However, OPEC P.R. efforts and U.S. intervention in Venezuela may alter the price course: File Image/Pixabay
While it may be just as problematic as the notion of global oversupply that dominated analytical fears until recently, the perception of a tightening market continued to result in gains for crude prices, with U.S. oil settling a substantial 2.4 percent higher on Wednesday.
Brent was up 98 cents, or 1.47 percent, to $67.63 per barrel, while West Texas Intermediate climbed $1.50, or 2.64 percent, to $58.37 per barrel.
Several factors contributed to the idea of a tightening market, including the Energy Information Administration reporting on Wednesday that U.S. crude inventories fell by 3.9 million barrels last week.
Mohammed Barkindo, secretary-general, OPEC
We have been operating in silos for too long
Another influence for traders was U.S. sanctions against oil exports from Iran and Venezuela said to be contributing to the tightening: Barclays noted that "Failures in [Venezuela's] electrical system ... [are] likely to accelerate the loss of 700,000 barrels per day" in oil supply,
But the Venezuelan situation may change, especially considering U.S. president Donald Trump's desire for gasoline prices to stay at low levels for the benefit of American motorists: Secretary of State Mike Pompeo told media on Wednesday that "every option is on the table to deliver to the Venezuelan people the democracy they deserve; and then ultimately we'll build back an economy where they can again have the wealth that they have under their own feet."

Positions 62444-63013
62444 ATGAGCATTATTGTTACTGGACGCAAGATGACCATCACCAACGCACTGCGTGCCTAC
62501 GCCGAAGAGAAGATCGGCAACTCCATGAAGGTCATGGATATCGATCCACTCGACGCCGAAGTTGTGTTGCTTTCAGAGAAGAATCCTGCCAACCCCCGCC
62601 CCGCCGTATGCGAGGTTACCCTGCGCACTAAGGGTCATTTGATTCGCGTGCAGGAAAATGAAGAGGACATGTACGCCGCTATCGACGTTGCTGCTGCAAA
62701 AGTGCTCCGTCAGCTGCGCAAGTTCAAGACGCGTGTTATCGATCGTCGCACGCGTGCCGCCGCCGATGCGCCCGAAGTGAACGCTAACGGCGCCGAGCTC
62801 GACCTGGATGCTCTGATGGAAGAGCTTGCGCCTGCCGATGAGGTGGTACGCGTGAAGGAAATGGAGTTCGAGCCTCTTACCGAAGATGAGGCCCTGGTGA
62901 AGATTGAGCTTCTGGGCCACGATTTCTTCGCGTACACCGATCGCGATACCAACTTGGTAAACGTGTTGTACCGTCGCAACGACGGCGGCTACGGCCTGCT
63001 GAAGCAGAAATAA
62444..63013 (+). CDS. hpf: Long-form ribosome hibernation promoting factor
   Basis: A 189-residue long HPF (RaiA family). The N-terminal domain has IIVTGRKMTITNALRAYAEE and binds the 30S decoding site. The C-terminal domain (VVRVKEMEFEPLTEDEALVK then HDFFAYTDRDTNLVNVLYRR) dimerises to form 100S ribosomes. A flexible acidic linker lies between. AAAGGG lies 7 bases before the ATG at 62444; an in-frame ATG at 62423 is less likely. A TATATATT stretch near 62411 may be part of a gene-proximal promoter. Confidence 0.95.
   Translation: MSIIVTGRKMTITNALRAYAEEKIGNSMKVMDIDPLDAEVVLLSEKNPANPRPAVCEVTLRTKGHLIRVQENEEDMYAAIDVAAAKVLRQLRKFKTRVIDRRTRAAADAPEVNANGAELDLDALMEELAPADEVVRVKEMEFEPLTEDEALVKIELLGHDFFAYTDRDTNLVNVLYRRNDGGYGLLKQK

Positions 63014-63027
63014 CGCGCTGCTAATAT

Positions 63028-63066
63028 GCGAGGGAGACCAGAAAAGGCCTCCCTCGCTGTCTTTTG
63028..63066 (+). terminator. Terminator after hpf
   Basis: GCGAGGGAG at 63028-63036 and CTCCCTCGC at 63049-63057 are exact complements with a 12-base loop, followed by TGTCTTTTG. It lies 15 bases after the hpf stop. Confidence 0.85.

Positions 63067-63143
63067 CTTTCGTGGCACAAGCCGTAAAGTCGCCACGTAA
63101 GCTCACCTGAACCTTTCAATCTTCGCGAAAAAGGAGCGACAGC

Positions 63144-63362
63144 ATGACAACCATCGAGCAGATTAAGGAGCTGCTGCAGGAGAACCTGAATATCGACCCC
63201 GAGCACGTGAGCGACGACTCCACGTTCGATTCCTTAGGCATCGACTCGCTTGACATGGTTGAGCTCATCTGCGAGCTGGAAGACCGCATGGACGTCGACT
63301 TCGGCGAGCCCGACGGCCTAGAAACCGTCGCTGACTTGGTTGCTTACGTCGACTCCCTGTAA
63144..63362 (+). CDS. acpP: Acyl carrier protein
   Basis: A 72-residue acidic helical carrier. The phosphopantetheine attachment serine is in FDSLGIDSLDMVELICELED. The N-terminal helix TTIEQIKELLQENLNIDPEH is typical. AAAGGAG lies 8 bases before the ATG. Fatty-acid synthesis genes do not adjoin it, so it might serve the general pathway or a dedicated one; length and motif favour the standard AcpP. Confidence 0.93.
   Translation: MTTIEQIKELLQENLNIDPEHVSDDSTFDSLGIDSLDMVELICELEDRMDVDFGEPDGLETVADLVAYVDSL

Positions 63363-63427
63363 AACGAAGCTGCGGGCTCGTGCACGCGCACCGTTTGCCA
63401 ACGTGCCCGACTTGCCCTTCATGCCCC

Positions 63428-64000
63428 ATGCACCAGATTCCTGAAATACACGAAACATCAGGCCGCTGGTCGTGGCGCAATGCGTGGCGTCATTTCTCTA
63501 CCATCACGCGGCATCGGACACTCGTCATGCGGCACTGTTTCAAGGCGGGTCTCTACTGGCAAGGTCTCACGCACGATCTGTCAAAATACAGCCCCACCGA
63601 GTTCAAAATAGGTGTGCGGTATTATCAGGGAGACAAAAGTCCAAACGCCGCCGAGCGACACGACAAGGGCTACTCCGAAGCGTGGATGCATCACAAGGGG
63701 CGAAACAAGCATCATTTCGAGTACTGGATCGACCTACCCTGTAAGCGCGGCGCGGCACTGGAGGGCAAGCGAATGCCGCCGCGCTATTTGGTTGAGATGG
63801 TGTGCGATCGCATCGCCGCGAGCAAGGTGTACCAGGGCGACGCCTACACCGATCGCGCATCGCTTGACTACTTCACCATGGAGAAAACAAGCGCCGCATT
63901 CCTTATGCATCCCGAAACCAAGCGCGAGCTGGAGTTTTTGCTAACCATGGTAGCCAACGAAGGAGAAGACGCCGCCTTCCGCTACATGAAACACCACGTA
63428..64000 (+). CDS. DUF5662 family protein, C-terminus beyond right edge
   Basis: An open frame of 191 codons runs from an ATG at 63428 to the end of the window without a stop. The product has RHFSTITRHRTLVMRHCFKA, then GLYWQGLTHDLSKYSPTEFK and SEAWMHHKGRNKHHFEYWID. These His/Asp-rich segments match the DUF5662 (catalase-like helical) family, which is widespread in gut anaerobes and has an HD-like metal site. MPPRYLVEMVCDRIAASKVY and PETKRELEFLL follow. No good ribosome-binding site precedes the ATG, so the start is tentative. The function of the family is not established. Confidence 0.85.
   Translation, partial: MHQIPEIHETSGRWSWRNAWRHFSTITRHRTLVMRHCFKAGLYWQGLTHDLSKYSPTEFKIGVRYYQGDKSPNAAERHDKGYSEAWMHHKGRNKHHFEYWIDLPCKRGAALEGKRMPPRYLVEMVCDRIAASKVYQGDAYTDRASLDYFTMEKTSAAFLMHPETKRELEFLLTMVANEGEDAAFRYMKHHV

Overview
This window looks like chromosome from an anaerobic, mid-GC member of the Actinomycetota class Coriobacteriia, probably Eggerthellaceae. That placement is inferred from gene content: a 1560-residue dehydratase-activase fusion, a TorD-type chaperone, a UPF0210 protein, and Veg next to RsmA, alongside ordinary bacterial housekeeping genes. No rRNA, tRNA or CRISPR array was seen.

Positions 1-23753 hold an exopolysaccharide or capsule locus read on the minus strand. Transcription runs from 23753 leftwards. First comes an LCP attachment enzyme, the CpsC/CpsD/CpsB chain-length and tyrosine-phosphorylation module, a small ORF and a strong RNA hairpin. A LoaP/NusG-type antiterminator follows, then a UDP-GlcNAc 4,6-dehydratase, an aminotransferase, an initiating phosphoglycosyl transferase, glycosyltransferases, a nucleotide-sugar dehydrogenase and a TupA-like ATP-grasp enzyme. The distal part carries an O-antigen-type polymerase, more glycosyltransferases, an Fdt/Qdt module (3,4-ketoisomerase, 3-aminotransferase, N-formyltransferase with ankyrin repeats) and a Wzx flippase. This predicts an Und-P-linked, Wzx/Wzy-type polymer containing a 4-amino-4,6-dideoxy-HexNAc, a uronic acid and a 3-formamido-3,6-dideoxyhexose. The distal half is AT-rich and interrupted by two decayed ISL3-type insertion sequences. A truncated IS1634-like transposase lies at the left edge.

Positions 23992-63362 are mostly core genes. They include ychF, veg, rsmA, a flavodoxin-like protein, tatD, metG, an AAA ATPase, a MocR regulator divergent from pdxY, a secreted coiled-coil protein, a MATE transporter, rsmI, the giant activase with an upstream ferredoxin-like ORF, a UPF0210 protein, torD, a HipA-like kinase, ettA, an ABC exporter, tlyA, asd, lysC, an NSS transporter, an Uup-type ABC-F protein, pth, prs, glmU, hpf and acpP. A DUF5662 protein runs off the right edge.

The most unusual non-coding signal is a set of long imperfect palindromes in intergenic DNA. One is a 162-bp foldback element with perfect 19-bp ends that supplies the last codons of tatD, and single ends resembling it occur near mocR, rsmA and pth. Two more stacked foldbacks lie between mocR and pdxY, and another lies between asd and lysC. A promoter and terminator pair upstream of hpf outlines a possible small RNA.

In assessing what lies ahead, at least one analyst reminded observers that other factors apart from sentiment primarily influence crude price movements.
Brian Stutland, chief investment officer at Equity Armor Investments, said, "We're seeing some supplies tighten a little bit...and also the correlation between oil and the stock market and demand coming back into the picture has sort of driven it: oil lagged a little bit as the dollar strengthened, and I think it's trying to play catch-up.
"So it seems like $60 is in the card here...and with the driving season coming on, I would expect oil to trade above $60 by the time we hit the Memorial Day driving weekend."
Meanwhile, presumably in a bid to diffuse the hostility Washington has for the Organization of the Petroleum Exporting Countries (OPEC) - which is widely viewed by the Americans as contributing to the higher oil prices via its current production cuts - Mohammed Barkindo, the cartel's secretary general, told media on Wednesday that "We have been operating in silos for too long, and this is not good practice in today's globalized world."
Barkindo added that OPEC continues to reach out to energy stakeholders because "with more dialogue there will come more understanding" and less "miscommunication."